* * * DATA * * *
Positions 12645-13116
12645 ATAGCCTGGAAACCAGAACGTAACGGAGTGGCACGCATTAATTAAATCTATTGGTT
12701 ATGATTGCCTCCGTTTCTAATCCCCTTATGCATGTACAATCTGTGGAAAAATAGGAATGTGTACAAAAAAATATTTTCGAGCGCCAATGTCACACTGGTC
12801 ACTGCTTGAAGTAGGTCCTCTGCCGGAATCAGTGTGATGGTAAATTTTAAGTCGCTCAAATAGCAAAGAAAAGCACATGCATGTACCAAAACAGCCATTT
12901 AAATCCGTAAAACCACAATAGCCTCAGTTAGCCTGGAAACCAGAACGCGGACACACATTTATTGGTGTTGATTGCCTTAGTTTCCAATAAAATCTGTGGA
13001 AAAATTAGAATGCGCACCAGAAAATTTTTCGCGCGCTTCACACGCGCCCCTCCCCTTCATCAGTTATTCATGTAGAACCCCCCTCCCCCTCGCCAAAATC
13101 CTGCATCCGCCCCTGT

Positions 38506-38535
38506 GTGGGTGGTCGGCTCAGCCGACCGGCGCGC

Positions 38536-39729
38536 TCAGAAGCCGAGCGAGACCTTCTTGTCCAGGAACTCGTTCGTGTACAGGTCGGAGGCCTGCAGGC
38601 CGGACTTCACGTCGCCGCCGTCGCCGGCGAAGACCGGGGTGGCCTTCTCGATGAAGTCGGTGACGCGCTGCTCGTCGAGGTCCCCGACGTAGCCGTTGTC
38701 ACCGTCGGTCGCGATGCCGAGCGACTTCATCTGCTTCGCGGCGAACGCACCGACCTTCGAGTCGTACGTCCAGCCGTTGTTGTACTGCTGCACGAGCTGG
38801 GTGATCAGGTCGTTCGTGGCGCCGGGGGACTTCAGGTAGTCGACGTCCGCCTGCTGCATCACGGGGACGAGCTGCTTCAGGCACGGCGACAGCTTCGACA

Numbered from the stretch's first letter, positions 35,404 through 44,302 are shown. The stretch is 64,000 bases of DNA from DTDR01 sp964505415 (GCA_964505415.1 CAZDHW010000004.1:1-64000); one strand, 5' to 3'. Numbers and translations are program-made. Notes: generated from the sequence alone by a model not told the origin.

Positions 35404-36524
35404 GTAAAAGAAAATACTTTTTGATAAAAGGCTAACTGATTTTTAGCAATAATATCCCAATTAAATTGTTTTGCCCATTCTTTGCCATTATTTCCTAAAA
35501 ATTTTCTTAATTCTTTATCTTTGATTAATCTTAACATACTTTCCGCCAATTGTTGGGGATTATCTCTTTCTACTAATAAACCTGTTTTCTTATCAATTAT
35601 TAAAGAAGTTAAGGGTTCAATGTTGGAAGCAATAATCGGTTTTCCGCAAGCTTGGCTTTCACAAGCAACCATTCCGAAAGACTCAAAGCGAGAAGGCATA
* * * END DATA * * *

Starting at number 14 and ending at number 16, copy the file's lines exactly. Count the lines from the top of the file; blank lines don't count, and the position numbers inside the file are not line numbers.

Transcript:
38801 GTGATCAGGTCGTTCGTGGCGCCGGGGGACTTCAGGTAGTCGACGTCCGCCTGCTGCATCACGGGGACGAGCTGCTTCAGGCACGGCGACAGCTTCGACA

Numbered from the stretch's first letter, positions 35,404 through 44,302 are shown. The stretch is 64,000 bases of DNA from DTDR01 sp964505415 (GCA_964505415.1 CAZDHW010000004.1:1-64000); one strand, 5' to 3'. Numbers and translations are program-made. Notes: generated from the sequence alone by a model not told the origin.

Positions 35404-36524